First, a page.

The benefits of extended detection and response capabilities in the modern cyber threat environment.
Organisations today are frequently under threat from data breaches and cyber attacks. McAfee Labs observed an average of 588 threats per minute, an increase of 169 threats per minute (40 per cent) in the third quarter of 2020 alone. It goes beyond question the imperative to protect business-critical infrastructure from the many existing and emerging cyber attacks on both devices and end users.
XDR, or extended detection and response, has emerged as one of the tools for safeguarding the modern corporate IT infrastructure against increasingly sophisticated attacks. According to Enterprise Strategy Group, more than two-thirds of organisations expect to make an XDR investment in the next six to 12 months and nearly half (48 per cent) would be willing to replace individual security controls with integrated XDR solutions.
As XDR gains momentum, now's an opportune time to discuss the benefits of the unified security incident and response technology platform, and what CSOs and security leaders should consider when evaluating and implementing it for their organisation.
The evolution from endpoint detection and response
Endpoint detection and response (EDR) was the proof of concept for XDR. Its success served as validation that its detection and response capabilities allow security teams to detect threats, perform investigations, and respond in real-time. For example, if a program is acting suspiciously, an EDR tool will flag this with a human operator, who will investigate further as the event occurs.
While EDR provides effective endpoint threat detection, analysis and response, security teams today need to have holistic visibility of where and how issues are occurring, as well as proactively resolving issues as opposed to “after the fact”. This reactive approach jeopardises businesses and their data, relying on human security teams to constantly investigate potential threats only after malicious activity is detected on an endpoint. While the average time to detect and contain a threat has shifted from months to weeks and days, our ability to co-ordinate responses across the security ecosystem still remains disjointed and labour-intensive.
Contrary to EDR, XDR expands both visibility and response beyond the endpoint — providing teams with crucial analytics to inform better security practices and response – all in one, unified platform. Historically, security teams sourced multiple solutions to provide end-to-end protection. This would then typically be complimented with SIEM solutions to detect and correlate patterns across the security investments – a manual and human-intensive task.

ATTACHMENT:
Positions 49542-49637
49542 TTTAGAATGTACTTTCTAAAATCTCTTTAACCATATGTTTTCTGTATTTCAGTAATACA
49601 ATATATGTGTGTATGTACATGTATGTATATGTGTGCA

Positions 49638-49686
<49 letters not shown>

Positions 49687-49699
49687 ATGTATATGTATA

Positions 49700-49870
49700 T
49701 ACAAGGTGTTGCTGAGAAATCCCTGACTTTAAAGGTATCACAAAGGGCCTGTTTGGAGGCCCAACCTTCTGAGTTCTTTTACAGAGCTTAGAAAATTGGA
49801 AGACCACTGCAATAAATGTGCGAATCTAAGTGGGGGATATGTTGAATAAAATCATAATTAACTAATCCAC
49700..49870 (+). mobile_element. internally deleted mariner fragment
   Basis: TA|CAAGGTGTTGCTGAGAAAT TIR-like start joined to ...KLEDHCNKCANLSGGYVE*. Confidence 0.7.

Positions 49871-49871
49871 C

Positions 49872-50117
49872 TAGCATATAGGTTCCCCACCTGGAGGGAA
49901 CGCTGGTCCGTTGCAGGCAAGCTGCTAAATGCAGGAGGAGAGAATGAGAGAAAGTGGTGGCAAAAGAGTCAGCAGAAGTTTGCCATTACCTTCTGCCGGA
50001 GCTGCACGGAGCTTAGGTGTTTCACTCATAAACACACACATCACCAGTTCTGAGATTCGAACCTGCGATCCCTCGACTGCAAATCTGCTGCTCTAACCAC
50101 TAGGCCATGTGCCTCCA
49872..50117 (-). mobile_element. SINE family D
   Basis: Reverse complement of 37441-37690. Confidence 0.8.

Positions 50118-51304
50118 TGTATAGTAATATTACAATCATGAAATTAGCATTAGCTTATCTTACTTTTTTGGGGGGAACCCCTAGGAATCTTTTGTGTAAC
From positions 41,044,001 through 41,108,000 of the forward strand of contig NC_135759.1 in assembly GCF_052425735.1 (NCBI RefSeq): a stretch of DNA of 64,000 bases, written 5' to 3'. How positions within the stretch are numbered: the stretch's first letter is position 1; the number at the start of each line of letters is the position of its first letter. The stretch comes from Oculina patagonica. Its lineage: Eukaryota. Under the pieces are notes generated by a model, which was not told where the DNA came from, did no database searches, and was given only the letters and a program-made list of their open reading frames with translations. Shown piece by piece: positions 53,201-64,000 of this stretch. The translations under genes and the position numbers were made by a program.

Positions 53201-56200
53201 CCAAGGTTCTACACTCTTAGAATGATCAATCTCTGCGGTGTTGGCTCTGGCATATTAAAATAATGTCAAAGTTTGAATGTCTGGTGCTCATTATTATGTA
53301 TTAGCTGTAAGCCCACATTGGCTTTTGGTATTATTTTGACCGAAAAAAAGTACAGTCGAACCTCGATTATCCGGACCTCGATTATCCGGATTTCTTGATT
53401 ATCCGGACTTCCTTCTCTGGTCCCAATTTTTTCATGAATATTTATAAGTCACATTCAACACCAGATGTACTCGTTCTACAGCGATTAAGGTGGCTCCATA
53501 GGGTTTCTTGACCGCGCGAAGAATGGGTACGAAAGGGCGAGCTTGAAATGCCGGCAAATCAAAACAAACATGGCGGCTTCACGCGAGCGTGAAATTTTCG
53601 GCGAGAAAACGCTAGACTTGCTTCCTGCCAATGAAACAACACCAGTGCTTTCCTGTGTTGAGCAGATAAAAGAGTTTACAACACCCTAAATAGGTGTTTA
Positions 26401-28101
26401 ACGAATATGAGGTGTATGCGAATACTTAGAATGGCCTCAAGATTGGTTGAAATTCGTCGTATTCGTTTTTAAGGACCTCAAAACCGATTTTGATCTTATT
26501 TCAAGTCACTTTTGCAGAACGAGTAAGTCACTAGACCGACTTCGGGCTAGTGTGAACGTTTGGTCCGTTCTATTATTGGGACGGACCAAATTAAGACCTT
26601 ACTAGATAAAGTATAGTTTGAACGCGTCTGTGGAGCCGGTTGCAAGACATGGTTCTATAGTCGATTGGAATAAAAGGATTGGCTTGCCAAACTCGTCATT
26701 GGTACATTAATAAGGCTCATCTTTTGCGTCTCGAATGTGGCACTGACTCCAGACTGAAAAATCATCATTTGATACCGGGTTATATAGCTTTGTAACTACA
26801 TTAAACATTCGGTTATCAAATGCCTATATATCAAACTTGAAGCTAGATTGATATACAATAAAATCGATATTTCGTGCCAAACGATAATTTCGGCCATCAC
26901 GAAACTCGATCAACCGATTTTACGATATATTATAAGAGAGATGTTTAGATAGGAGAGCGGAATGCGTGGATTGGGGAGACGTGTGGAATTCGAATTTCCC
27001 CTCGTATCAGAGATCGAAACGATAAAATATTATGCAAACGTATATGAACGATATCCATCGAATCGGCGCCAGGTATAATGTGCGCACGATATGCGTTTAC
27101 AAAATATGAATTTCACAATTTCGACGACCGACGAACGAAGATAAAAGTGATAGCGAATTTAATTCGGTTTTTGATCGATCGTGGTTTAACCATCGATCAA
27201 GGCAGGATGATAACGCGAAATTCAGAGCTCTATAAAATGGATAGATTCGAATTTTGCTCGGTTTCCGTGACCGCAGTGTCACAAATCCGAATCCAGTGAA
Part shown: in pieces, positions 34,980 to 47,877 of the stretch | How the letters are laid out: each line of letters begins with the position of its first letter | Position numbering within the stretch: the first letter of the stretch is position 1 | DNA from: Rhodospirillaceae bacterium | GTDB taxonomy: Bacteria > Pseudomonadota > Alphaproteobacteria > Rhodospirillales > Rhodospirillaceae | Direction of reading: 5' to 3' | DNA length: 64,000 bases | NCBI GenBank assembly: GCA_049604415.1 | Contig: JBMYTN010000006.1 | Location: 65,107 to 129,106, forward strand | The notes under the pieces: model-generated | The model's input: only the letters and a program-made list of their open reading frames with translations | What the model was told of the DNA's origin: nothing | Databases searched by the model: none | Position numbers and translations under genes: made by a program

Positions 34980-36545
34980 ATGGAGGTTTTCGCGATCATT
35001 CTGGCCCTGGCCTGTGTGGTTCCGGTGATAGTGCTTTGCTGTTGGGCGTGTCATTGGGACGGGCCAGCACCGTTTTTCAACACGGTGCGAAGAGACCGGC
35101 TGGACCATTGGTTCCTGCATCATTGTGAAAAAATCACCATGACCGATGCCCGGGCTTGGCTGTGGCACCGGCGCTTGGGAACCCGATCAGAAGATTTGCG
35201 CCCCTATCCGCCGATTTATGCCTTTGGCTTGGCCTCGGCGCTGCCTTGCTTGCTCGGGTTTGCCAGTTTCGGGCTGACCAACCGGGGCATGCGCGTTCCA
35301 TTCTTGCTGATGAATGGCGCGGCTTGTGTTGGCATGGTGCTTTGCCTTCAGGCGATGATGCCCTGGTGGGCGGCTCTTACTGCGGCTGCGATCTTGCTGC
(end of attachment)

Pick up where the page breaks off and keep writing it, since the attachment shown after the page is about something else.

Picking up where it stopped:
In contrast, XDR aims to deliver a single AI driven system that can correlate and surface attacks identified across endpoints, networks and cloud environments and services – without the burden of having to create correlations across the data sets manually. In addition, it provides a concerted framework to co-ordinate responses across the security products to reduce the need for manual human effort.
Staying ahead of adversaries
With the modern security landscape changing, organisations need a platform that brings together all relevant security data to not only identify and respond to threats, but to mitigate threats proactively and stay ahead of adversaries before an event takes place. It is becoming increasingly clear that EDR has its shortcomings, therefore, organisations must look to solutions that leverage larger data sets and can provide a broader set of response actions beyond just the endpoint.
However, simply streamlining detection and response may not alleviate the burden that security practitioners carry due to the skills shortage that continues to affect our industry. According to AustCyber, Australia needs approximately 17,000 additional cyber security workers. To reduce this burden, organisations should also look to shift-left of the attack cycle as much as possible – moving from detection and response, to proactive and pre-emptive practises. This approach reduces the effort and time spent in reactive and remediation efforts, and instead focuses security teams on investing their time in making sure security investments can protect against what is more or most likely to hit the organisation.
To achieve this more optimised outcome, two additional crucial elements are required. Firstly, it requires additional context, such as information about campaigns, adversaries and tools that are most likely to target the organisation – often found in threat intelligence feeds.
Secondly, and even more importantly, it requires having up to date and accurate knowledge about how each security control protects against the various artefacts highlighted in the threat intelligence feed. For example, automatically being made aware that your endpoint controls can detect and stop the tools commonly used in the campaign by having a particular product feature turned on, or that your web filtering solution can block command and control activity to URLs and IP addresses highlighted in the intelligence sources.
Doing this kind of analysis cannot be done manually due to the sheer number of threats and security controls that are deployed across a typical enterprise environment. Today, 66 per cent of security operation centres (SOC) are ineffective due to too many disparate tools.
As organisations look to invest in XDR platforms in the coming year, an emphasis should be placed on ensuring it offers additional internal and external threat context for detection and response — as well as providing a means to surface the preventative security tooling context that will help practitioners get ahead of simply chasing alerts.
Sahba Idelkhani is the director of systems engineering at McAfee